In August of 2006, I was a speaker at a veterans’ conference in Seattle. I told the story of my first arrest, in October of 1969, to those present, an audience of some 50 or 60 veterans, many of them from the Vietnam War. I looked back and remembered myself as a nineteen year old kid, full of self-righteous energy and disdain for anybody who disagreed with me, contempt for Ralph Hanson and Lyndon Johnson and my own parents, full of righteous anger directed at anyone who was in the military or in any way a part of the political superstructure that justified, supported, or funded the war. It would have been far from my consciousness on that long ago October morning, I said, to consider what might be going through a soldier’s mind, or what the sufferings of any soldier might amount to or how they might matter. I was sure I was right and that anybody who made any choice contrary to my own was morally wrong. I was a fool, I said, full of my own sanctified disapproval of soldiers and disdain for their sufferings.
I had been right to oppose the war. But I was wrong to oppose the warrior. I had failed to understand that soldiers themselves were victims of the war. I knew nothing of the sorrows of soldiers, of the fear and pain that attended their service and the nightmares that followed it. I was ignorant of their motivations and of the terrible cost they had borne and continued to bear. I had refused to grant them humanity, and in my refusal I had diminished my own humanity.
When I finished speaking, the first person to stand in the audience was a burly vet about my age. He was an ex-marine named Michael Patrick Brewer wearing a Veterans for Peace t-shirt. Michael was crying, and had trouble talking. He said that my story had opened his memory to a story of his own from that same time – October, 1969. And he said he had never told his story to anyone for 37 years. On that day he was a young active duty soldier, who had just returned from Vietnam after a year’s tour. He was in Chicago that day, only 100 miles away from Madison where I was. And he was also at an antiwar demonstration, part of the national Vietnam Moratorium. He was wearing his Marine uniform, and after much struggle and thought he had decided to speak at the demonstration.
Michael told us how he’d gone to the rally and up onto the platform where he had been invited. He knew just what he would say. He planned to make a short speech in which he would say that we needed to stop three kinds of hatred. We needed to stop hating the Vietnamese. We needed to stop hating each other. And we needed to stop hating ourselves. As he was waiting for his turn to speak, someone else on the platform saw his uniform and attacked him, screamed that he was a baby killer, and kicked him, driving him off the stage. He said he had never before spoken of his shame at being so treated.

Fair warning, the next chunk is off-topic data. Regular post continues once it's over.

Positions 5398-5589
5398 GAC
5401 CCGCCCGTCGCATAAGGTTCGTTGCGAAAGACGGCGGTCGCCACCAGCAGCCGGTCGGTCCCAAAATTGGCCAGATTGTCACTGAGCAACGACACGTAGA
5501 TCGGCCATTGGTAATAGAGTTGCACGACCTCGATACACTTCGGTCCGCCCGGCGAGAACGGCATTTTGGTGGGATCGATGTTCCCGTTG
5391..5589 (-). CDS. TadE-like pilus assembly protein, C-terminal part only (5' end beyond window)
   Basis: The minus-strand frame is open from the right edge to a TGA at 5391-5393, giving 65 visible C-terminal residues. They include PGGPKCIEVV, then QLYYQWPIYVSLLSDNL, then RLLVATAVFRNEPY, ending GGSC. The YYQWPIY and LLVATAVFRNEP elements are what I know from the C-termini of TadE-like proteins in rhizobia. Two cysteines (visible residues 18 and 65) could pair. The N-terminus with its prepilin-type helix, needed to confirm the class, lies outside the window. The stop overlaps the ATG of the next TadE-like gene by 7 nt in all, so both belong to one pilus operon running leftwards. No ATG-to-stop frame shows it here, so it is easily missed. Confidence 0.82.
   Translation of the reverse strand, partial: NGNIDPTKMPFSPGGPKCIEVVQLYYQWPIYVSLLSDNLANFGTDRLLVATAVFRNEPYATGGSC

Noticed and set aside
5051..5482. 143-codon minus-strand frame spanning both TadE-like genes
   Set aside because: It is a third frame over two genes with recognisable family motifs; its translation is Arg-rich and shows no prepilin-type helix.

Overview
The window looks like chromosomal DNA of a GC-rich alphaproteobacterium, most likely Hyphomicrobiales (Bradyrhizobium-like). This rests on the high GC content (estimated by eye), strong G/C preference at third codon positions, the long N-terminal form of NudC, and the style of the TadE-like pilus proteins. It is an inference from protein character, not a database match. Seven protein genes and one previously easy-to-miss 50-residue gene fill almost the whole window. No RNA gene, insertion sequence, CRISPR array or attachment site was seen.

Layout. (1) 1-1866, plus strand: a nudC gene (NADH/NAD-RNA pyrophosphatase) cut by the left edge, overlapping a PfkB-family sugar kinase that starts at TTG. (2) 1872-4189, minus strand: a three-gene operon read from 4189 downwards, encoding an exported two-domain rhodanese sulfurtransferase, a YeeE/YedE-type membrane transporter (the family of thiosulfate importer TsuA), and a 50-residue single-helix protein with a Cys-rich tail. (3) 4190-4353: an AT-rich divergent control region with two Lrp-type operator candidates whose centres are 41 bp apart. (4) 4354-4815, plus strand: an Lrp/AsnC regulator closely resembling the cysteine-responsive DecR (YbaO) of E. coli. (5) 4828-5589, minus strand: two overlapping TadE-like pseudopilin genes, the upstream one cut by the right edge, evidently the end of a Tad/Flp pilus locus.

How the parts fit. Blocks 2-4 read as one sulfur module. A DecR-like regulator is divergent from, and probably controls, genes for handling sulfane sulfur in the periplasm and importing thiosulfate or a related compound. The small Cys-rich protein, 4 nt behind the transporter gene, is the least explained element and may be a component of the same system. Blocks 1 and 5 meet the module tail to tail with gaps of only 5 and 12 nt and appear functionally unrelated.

“You know,” he said, “that was more traumatic to me than anything that happened to me in Vietnam in 1968 and 1969.”
After the workshop, Michael said to me, “You used the word ‘sanctified.’ You talked about your ‘sanctified disapproval.’ I’ve never heard anybody use that word before in that way. Nobody’s ever apologized to me for what happened that day. And I never knew how much it mattered to me. I’ve always known what I did the next day – I walked into Hines Hospital in Chicago looking for help for my sadness and depression, though I didn’t stay because they were just looking for guinea pigs to medicate. For some reason I never put those two events together until right now. I didn’t go for help again until October, 1997, the same month as the Moratorium. 28 years of repression. Ain't the brain amazing? When repression is perfect you can't find it.”
By giving me his forgiveness in so graceful and compassionate a way, Michael helped me understand that I was much in need of it. That day was important for both of us. As Michael told me, it was a big emotional “clear” for him, helping to close a chapter of his life in which he had difficulty trusting others or committing himself to being part of a community working for social change. He needed to hear how I had learned I was wrong, how much I wanted and needed to hear his story, and how I had come to feel compassion for him and other veterans. Michael needed to experience the liberation that came from forgiving me.
A gulf of perception, personal experience, expectation, and memory separates us from each other. On one side is who I am, my relationships, my pangs of hunger and desire, my terrifying loves and magnetic fears. On the other side are those others, like Michael, unknown and alien to me, whose emotions, experiences, and deepest beliefs I can only view “as through a glass, darkly.” Even as I tell myself the story of my life, it changes. The story finds new pathways, enters new dominions. I discover new metaphors to filter and explain my memories and reshape my learning. I discover new connections and synchronicities between myself and those whom I identified in the past as my opponents.
For my part, I needed help from Michael to reach across that gap. I needed Michael to tell me his story, and I needed him to hear mine without judging me. We both needed to understand deeply the fear and sadness that had motivated each of us. And then we could begin our lives anew, having reconfigured the gap, having changed each other and ourselves. We could become each other’s salvation. We could become each other’s brother.